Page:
As genealogists we focus on identifying our family amid the mass of humanity surrounding them. At times having a narrow focus serves us well. For instance, it was extremely important when searching for Chris’s ancestor John McGuire to find the correct John McGuire in British military and local Irish records (rest assured, there are a lot of John McGuires in Ireland). However, it is also important to take a step back to gain a broader perspective of the world surrounding our ancestors. The history of the time and place they lived in often helps answer the “whys” that we encounter in our family research.
This was the case as Chris Noth tried to determine why his ancestor Charles McGuire was the head of household in the 1880 census, with his two minor siblings in his household. What happened to his parents who appeared with them just 10 years earlier? After scouring death records, newspapers, city directories, personal accounts of the Great Chicago Fire, and Catholic Church records for the entire extended family, we finally had to acknowledge that we may never know exactly what happened to Dennis McGuire or why Ann did not live with her children.
However, by comparing details from these records with maps of Chicago we were able to confirm that the McGuires did live in an area that was utterly decimated by the fire. Although we have no known personal accounts written by the McGuire family, the archives and libraries in Chicago hold a myriad of maps, pictures, and personal accounts of the fire and the experiences of those who lived in its aftermath. We made extensive use of the archivists, librarians, and historians in the area to better understand the experience of the McGuire family. Don’t be afraid to pick up the phone and talk with the local archivists, librarians, and historians. They are experts in the local holdings and can help you discover the historical background you’re looking for.
Even when you feel flush with records, a broader historical perspective will provide insight that you cannot glean from the records of your family alone. If your ancestor was a member of the British military, like John McGuire, be prepared for a wealth of information. There are pay lists, muster rolls, enrollment records, pension records, and medal award rolls―to name just a few. In the case of John McGuire, the paper trail for his military service is quite long (95 documents and counting). Each of these documents provides a piece of the story, but it is only as these records are included in the context of history that his story comes to life.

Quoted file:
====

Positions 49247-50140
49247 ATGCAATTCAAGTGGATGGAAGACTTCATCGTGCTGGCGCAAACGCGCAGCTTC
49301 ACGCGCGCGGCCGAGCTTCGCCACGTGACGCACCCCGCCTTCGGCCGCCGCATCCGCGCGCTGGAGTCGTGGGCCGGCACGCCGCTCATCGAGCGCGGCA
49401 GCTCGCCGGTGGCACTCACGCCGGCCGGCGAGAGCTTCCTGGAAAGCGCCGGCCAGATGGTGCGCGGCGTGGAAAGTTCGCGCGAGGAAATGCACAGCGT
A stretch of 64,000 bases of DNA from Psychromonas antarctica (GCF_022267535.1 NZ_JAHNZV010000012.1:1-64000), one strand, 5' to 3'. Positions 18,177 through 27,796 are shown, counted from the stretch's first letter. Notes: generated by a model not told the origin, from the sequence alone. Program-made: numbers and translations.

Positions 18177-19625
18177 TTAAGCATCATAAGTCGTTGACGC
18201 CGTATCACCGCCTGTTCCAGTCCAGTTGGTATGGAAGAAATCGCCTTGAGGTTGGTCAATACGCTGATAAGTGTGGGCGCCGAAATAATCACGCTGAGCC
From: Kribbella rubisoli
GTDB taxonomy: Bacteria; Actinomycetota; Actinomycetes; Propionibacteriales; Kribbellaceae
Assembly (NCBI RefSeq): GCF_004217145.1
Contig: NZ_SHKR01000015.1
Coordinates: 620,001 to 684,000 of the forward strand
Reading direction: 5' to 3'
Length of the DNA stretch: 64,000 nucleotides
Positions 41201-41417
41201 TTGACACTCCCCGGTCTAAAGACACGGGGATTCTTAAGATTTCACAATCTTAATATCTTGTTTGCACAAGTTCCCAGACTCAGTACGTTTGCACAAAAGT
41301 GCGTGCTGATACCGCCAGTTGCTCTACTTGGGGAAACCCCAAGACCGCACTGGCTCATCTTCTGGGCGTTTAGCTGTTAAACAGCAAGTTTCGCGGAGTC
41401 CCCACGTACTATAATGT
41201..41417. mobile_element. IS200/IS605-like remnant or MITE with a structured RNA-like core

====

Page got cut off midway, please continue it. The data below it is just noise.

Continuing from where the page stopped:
Tips from AncestryProGenealogists
- Although city directories are not as detailed as census records, since they were published every year, they can provide information about a person’s location and occupation from year to year. It was common for residents of large cities to move frequently, so don’t be surprised if you see your ancestor move to a different address every couple of years. If you are having a difficult time finding your ancestor in the city directories using the search feature, try browsing through the city directory for the particular city and year of interest.
- Military records frequently lack the details that help us identify our ancestors, such as birth date, birthplace, and names of relatives. If you find yourself struggling to identify your ancestor in military records, look for mention of his military service in records created later in life when he can be located with his family. Pensions, obituaries, tombstones, and other burial records are a great place to learn details about the regiment in which a veteran served.
- Tracing your ancestors back to a specific location in Ireland can be a challenge. Don’t give up! Look at all records that you can find for your ancestor, their family, and all of their close associates. Here a few places that you should look: church records, obituaries (including Irish ethnic newspapers), burial records and tombstones, censuses, naturalization records, and Irish organizations.
Learn more about Chris’s journey or watch episode recaps from previous seasons on TLC.com. Watch more celebrities discover their family history on all-new episodes of Who Do You Think You Are? Sundays 9|8c on TLC.